From left, SFU professors Hugo Cardoso and Deanna Reder have been named members of the Royal Society of Canada College, while professors Richard Lockart, Fiona Brinkman and Jin-me Yoon are the latest 2018 RSC Fellows. Three Simon Fraser University faculty members have been named Fellows to The Royal Society of Canada (RSC) , while an additional two SFU faculty members have been named as College Members, Artists and Scientists. Fellowship in the RSC is Canada’s highest academic honour.
The society was established under an Act of Parliament in 1883 as Canada’s National Academy. Its primary objective is to promote research and learning in the arts, humanities and sciences. The RSC Fellowship is awarded to peer-elected, distinguished individuals who have made substantial contributions in these fields.
The College of New Scholars is the first national system for Canada’s emerging generation of intellectual leadership. New college embers are nominated by existing members of the College, RSC fellows and institutional members.
Nominations are based on demonstrated levels of high achievement in their early careers.
Award recipients will be officially recognized at the inductee ceremony in November 2018.
SFU’s RSC 2018 Fellows include: Fiona Brinkman , professor, Department of Molecular Biology and Biochemistry, Faculty of Science and associate member, School of Computing Science and Faculty of Health Sciences.
Fiona Brinkman is a world-leading bioinformatics expert who has led research efforts, including large consortiums, to tackle the global health threats posed by infectious and inflammatory diseases and antibiotic resistance. Her research and widely used open-source computational tools have led to fundamental insights into how microbes evolve, and are enabling health agencies to implement more sustainable control of infectious diseases and to preserve microbiota essential for human and environmental health.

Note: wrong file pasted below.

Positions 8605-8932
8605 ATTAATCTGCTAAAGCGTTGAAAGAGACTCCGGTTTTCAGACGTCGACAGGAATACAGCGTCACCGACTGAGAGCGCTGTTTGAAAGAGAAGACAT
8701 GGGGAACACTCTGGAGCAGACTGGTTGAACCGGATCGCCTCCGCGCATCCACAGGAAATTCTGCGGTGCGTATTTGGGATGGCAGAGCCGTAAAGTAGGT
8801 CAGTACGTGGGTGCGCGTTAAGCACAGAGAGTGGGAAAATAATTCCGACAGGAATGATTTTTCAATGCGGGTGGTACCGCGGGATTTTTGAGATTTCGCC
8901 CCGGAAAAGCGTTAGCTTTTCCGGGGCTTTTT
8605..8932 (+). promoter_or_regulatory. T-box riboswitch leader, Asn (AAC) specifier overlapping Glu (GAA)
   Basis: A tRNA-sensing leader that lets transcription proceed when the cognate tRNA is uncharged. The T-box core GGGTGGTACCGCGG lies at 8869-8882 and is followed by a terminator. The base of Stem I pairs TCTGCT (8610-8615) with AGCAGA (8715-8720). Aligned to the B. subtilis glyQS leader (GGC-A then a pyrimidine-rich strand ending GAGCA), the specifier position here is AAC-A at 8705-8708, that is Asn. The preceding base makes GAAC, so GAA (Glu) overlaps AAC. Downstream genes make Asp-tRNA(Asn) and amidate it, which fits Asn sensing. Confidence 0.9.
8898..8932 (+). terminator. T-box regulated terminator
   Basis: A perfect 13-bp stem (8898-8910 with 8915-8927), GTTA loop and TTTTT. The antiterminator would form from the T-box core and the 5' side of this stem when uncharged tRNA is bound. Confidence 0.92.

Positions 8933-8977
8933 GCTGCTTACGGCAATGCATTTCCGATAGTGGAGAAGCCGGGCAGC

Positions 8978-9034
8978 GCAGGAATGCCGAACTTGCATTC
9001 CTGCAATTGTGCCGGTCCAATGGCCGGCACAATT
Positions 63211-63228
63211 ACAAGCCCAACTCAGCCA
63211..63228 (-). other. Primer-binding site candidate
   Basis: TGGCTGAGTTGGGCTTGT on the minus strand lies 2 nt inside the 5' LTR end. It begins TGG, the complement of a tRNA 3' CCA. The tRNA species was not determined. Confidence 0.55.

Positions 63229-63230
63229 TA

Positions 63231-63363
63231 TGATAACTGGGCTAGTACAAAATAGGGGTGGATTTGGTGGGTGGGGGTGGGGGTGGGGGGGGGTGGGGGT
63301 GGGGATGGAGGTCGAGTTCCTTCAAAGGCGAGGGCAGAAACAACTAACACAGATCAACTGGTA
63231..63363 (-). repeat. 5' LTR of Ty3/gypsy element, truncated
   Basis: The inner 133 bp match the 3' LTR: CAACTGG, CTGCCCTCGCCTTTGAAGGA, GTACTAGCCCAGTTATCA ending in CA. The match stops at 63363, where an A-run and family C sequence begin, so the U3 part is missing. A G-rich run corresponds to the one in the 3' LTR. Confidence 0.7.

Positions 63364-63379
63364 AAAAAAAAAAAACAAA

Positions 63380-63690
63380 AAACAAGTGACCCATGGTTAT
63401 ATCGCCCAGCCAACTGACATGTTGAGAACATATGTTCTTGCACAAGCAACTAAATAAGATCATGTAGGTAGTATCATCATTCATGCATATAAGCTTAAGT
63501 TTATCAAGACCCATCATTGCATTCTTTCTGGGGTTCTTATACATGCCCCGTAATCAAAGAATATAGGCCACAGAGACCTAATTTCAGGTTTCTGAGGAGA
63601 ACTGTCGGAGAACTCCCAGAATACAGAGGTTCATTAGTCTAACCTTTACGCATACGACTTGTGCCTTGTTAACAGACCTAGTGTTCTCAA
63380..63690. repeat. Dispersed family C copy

“I have always been fascinated by the beauty and balanced complexity of nature,” says Brinkman. “I love learning how it functions and in that context developing more sustainable approaches for control of diseases in a ‘One Health’ context — with applications to human health, agricultural health and environmental health.”
“I also have enjoyed learning more about the hidden world of microbes all around us — the good microbes and the bad. I enjoy the puzzle of deciphering their DNA code, and discovering so many fascinating facts about them—and ourselves—through how they interact with us.” Richard Lockhart , professor, Department of Statistics and Actuarial Science, Faculty of Science.
Richard Lockhart wants to understand when and why statistical methods do or do not work. He seeks approximate solutions to a wide variety of problems of inference in the face of uncertainty and then tries to delimit the sphere of problems in which those approximations may be expected to work. These attitudes have taken him to applications in fields from physics to number theory.
“I have always been inspired by my PhD supervisor, David Blackwell, the first black member of the United States National Academy of Science,” says Lockhart. “Blackwell once said, ‘I am not interested in doing research. I am interested in understanding, which is quite a different thing’. I believe that is the essential joy of being a theorist.” Jin-me Yoon , professor, School for the Contemporary Arts, Faculty of Communication, Art and Technology.
Jin-me Yoon is a Korean-born Canadian contemporary artist-researcher. Her early photographic work unpacked dominant discourses and stereotypical assumptions about citizenship, nationhood, culture, gender and race. Expanding her practice to include video and installation, Yoon’s ongoing work utilizes a transnational lens to witness and consider local histories, environments, identities and bodies in the context of entangled and interdependent global relations. Her work has been presented in more than 180 exhibitions and is held in 17 public collections in Canada and internationally, including […]
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